|The American Israel Public Affairs is lobbying for anti-Palestinian legislation in the US Congress for its own political interests, not for America's or even Israel's, says MJ Rosenberg [EPA]
At last the United States is responding to Israeli Prime Minister Binyamin Netanyahu's refusal to freeze settlements and re-start negotiations with the Palestinians.
Congressman Howard Berman (D-CA), chair of the House Foreign Affairs Committee, rushed to the House floor with a resolution drafted by the American Israel Public Affairs Committee [AIPAC] condemning the Palestinians for publicly suggesting that, in the wake of Netanyahu's refusal to freeze settlements and negotiate, they will consider a unilateral declaration of statehood.
Congress passed the Berman bill, drafted only this week, on Wednesday. When it comes to pleasing AIPAC, there are simply no limits.
This remains true even though AIPAC is embroiled in an espionage/sex scandal that has it scrambling to find $20m to pay off a former top employee who is threatening to produce documents exposing the lobby.
The Berman bill passed overwhelmingly because that is how things work in a city where policy is driven by campaign contributions — and not just on this issue.
The only difference between how AIPAC lobbyists dictate US Middle East policy and pretty much every other major lobby is that AIPAC works to advance the interests of a foreign country.
In other words, comparisons to the National Rifle Association [NRA] would only be applicable if the gun owners that the NRA claims to represent lived in, say, Greece. Oh, and NRA-backed bills usually take longer than a day to get to the House floor.
And here you have the root of the problem. And it is not just an American problem. It is just as much an Israeli problem, a Palestinian problem, and an international problem.
There is only one reason that Israeli-Palestinian negotiations collapsed. It is the power of the "pro-Israel lobby" (led by AIPAC) which prevents the United States from saying publicly what it says privately: that resolution of a conflict which is so damaging to US interests is consistently being blocked by the intransigence of the Netanyahu government and its determination to maintain the occupation.
This is not a situation where responsibility attaches equally to both sides. The Israelis hold all of the disputed territories. Yes, the Palestinians have administrative control of some parts of the West Bank but its authority — and it is very small — derives from the Israelis.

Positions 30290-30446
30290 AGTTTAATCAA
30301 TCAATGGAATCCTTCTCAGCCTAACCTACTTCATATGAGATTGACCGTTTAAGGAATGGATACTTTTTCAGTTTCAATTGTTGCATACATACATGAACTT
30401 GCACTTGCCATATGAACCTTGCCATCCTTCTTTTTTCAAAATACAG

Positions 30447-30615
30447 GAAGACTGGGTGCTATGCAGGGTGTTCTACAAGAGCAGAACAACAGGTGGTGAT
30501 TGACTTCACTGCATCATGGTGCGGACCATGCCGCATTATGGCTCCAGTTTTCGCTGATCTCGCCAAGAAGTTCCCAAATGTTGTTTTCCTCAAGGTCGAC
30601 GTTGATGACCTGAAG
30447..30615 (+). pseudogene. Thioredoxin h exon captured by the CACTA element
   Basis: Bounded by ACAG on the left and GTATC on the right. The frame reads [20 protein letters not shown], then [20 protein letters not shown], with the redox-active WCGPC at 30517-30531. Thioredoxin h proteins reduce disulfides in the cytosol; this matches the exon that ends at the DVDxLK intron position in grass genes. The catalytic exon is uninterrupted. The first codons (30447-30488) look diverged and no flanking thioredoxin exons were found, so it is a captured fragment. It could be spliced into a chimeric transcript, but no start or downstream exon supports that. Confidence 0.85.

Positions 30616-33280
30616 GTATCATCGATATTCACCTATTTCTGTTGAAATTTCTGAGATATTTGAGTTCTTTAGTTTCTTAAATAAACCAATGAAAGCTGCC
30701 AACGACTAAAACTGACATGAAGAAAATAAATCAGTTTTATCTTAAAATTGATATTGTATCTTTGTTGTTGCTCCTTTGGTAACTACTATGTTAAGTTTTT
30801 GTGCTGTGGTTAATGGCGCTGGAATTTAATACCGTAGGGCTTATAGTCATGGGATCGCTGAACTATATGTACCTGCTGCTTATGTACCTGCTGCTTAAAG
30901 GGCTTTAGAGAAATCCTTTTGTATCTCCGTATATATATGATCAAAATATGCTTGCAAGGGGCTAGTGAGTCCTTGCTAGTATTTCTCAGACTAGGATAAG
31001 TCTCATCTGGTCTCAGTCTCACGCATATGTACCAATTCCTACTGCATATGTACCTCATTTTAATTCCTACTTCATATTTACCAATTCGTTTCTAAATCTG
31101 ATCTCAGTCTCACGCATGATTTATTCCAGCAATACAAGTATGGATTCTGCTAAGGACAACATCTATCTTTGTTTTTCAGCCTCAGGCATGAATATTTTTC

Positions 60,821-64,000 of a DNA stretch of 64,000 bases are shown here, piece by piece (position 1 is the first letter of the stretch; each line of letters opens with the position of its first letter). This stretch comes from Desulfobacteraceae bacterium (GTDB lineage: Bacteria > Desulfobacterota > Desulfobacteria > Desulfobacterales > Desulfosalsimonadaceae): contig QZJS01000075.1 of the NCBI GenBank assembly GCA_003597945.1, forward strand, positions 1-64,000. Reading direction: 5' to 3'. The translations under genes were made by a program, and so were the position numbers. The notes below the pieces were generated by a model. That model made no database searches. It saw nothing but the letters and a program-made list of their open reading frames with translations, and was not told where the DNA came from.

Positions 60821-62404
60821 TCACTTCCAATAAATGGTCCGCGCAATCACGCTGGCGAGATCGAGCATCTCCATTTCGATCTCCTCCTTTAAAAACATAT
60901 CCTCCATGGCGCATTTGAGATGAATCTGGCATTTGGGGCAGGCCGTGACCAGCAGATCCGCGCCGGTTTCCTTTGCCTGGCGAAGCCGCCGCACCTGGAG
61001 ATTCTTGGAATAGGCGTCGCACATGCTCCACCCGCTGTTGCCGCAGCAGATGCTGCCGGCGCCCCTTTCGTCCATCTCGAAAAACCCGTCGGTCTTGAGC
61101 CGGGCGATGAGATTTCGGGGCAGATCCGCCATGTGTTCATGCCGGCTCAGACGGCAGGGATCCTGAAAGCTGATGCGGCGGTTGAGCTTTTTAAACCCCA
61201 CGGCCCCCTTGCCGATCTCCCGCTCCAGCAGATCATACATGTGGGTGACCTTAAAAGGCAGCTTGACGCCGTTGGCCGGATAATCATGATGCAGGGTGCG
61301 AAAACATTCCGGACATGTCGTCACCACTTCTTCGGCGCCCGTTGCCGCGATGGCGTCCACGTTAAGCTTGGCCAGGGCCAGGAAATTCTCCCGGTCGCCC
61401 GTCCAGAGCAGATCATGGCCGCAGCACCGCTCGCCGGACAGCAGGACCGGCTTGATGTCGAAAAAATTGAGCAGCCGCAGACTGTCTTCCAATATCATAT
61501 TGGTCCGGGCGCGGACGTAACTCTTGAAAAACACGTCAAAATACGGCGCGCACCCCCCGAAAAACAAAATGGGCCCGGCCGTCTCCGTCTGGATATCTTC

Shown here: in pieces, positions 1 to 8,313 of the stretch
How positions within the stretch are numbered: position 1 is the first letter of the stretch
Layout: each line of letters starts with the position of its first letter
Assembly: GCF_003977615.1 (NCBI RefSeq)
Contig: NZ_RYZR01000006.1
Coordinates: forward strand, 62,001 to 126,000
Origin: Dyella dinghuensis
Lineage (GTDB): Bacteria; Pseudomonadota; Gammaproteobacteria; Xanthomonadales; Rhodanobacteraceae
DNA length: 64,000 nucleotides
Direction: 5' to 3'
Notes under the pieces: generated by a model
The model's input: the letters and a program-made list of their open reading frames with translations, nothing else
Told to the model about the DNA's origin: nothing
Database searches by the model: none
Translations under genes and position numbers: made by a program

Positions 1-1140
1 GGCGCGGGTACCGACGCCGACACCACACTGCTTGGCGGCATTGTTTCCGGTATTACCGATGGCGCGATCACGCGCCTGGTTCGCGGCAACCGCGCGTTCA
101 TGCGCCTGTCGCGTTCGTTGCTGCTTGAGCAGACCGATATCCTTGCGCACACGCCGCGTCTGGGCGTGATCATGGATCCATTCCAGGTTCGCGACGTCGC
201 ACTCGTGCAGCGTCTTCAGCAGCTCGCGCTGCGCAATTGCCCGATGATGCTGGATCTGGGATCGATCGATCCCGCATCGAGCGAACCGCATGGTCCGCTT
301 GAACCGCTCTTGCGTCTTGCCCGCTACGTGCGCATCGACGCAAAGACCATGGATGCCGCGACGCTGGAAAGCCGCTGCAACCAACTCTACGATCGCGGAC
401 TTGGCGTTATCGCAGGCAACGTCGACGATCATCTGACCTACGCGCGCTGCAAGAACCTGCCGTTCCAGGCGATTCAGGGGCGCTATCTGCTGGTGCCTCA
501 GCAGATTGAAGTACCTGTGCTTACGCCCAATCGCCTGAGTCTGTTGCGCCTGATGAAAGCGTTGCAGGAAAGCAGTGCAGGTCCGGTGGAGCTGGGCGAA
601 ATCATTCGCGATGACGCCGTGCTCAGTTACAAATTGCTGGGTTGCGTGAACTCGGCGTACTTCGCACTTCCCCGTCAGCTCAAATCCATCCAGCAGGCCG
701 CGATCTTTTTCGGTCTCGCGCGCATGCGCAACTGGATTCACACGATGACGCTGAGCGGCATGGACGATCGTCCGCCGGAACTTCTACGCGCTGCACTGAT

Gaza is controlled by Hamas but it is a reservation or ghetto, not a free entity. Its borders are entirely blocked by the Israelis (and the Egyptians who do whatever Israel demands on their border with Gaza).
It remains under Israeli blockade, lightened only a bit since Prime Minister Netanyahu admitted that the blockade was not necessary for Israel's security. And then there is Arab East Jerusalem, where the Netanyahu government has expanded efforts to push Palestinians out of their homes and replace them with settlers.
The Palestinians have no power at all although they have done everything that Israel and the United States demanded.
The Palestinian Liberation Organisation (PLO) fully recognised Israel and pledged itself to fighting terrorism and resorting exclusively to negotiations to achieve a state. They agreed that their state would be limited to the 22 per cent of historic Palestine that is the West Bank, Gaza and East Jerusalem — recognising that Israel would have the other 78 per cent.
Even Hamas, which still insists that Israel has no right to be there, says that if the Palestinian Authority negotiates a deal with Israel that is accepted by the Palestinian people, it too will join in and end its war with Israel.
And what has Israel offered in exchange for these historic concessions? Absolutely nothing.
Yes, it has played at negotiations.
Israel's advocates argue that, at Camp David in 2000, it offered the Palestinians 94 per cent of the 22 per cent or 98 per cent or whatever.